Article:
This morning we were treated to five parables concerning the Kingdom of God: the parables of the mustard seed, the leaven and the loaf, the treasure in the field, the pearl of great price, and of the net cast into the sea. There is not time enough to explore in depth any one of these, so I just want to say a few things, almost off the top of my head, about how these parables challenge us to live into the Kingdom they proclaim.

What strikes me first of all in each of these parables is the note of surprise and amazement: who could have guessed that such a tiny seed would outgrow every other plant in the garden? Or the bit of yeast, though almost nothing in itself, yet is enough to leaven many times its weight in flour; or of course the surprise of the man who found that treasure buried in the field. Imagine his delight in finding what had, moments before, been completely hidden from his sight! He cannot believe his luck – that this treasure, so long hidden from everyone, should come to him!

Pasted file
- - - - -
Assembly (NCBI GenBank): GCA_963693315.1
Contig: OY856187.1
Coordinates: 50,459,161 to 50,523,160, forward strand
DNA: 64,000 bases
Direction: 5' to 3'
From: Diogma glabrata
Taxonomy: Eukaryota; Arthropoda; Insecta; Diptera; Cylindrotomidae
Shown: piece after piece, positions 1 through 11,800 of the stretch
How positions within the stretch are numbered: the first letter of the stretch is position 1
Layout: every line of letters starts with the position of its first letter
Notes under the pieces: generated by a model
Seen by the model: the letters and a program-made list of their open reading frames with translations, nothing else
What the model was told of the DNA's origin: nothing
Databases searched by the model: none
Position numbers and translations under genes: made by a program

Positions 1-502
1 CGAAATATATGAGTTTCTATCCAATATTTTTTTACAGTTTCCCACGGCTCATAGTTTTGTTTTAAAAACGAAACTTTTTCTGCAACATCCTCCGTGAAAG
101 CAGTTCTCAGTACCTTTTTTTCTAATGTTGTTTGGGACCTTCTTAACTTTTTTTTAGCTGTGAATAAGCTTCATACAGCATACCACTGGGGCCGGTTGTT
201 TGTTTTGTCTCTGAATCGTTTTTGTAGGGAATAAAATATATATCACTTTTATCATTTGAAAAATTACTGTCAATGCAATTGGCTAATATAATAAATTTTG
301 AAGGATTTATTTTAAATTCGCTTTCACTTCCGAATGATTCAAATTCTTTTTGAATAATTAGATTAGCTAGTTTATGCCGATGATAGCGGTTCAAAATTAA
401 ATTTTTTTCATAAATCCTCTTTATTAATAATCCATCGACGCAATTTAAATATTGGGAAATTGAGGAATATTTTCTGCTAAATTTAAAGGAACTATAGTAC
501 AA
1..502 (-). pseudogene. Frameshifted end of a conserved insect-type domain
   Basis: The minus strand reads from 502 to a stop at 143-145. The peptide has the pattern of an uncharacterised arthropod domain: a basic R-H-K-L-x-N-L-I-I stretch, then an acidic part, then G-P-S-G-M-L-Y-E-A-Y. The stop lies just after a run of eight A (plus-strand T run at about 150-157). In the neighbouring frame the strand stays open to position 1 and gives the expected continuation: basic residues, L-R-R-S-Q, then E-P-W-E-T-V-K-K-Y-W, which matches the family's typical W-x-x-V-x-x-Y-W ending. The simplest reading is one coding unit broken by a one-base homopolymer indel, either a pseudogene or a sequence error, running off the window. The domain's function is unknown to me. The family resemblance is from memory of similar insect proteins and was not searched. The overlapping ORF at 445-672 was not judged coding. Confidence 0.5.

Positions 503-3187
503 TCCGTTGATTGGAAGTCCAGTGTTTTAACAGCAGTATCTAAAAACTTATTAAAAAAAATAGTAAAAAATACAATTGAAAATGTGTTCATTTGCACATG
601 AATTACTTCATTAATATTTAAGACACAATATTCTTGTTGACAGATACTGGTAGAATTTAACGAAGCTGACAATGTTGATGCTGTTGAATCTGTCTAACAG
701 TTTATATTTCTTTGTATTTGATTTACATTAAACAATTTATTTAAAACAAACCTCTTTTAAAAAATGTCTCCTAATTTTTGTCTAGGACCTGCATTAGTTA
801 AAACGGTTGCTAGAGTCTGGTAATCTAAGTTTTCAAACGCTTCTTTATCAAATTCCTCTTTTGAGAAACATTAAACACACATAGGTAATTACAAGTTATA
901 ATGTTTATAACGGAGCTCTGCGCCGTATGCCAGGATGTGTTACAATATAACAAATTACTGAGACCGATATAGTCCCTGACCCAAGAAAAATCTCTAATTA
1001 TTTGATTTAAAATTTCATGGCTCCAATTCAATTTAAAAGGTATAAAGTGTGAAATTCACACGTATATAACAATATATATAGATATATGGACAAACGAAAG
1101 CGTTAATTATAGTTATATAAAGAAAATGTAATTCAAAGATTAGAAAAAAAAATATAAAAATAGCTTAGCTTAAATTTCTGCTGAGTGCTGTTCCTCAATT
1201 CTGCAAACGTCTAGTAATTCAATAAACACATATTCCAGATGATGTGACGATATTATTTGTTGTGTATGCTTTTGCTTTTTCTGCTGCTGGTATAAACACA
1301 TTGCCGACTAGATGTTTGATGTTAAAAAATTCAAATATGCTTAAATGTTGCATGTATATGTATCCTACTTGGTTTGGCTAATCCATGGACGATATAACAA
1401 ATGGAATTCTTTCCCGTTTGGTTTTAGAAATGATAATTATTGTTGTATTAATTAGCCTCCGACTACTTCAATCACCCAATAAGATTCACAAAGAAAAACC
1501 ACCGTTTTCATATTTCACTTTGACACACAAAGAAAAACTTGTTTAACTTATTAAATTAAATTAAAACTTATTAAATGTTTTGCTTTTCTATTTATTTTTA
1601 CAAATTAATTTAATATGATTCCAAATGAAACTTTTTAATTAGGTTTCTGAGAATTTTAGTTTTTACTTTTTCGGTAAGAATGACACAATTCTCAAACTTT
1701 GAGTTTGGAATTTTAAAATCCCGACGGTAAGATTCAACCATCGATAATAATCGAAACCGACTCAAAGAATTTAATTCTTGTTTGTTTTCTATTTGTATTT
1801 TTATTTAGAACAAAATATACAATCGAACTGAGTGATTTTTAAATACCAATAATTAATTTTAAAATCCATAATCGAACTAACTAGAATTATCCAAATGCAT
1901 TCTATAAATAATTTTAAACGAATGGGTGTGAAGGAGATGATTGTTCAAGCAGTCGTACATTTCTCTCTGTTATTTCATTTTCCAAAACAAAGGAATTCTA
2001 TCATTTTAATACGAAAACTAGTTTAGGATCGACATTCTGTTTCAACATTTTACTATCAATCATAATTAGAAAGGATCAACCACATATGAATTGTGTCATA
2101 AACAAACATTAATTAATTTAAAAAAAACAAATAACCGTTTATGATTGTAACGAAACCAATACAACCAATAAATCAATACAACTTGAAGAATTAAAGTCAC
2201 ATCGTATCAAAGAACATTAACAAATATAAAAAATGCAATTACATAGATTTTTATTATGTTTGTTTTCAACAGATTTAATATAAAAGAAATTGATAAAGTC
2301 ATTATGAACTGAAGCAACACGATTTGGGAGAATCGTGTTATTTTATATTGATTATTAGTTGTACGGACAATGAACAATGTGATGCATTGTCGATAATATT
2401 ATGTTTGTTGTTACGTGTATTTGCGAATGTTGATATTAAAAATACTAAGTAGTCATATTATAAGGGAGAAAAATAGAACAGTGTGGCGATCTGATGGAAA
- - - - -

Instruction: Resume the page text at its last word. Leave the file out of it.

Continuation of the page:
Where is the Kingdom of God? Imagine for a moment that small mustard seed, or that little clump of yeast. Jesus himself was only one man – a tiny seed, with a ramshackle following of disciples and friends, from a backwater district in an insignificant country. But that tiny seed was enough to transform the world. Imagine that the world is that measure of flour. When the baker takes the flour to bake bread, the yeast is by volume the least of all ingredients, but without it the bread turns out flat and hard – far from something the baker could eat with delight. “If God is for us, who is against us?” What if God’s purpose for His Church was never in fact to be the whole loaf, but rather the leaven that makes the whole loaf delightful in His eyes?

Or what about that note of ‘indiscriminate generosity’ we hear in the parable of the mustard seed – the full-grown tree providing rest for every bird, no matter what kind? That note comes again in the parable of the net. The net, cast into the sea, catches fish of every kind. A bit of realism there – no question the Church is a net full of strange fish! But then comes the less comfortable part of the story. When the net was filled, Jesus continues, “they drew it up on the beach; the good fish they sorted into vessels, but threw away the bad.” Does the indiscriminate generosity with which the story begins dry up in the end? Or is part of the lesson of the parable that in God generosity and judgment are not in conflict but, in a way we find difficult to reconcile, are ultimately harmonious virtues of divine love?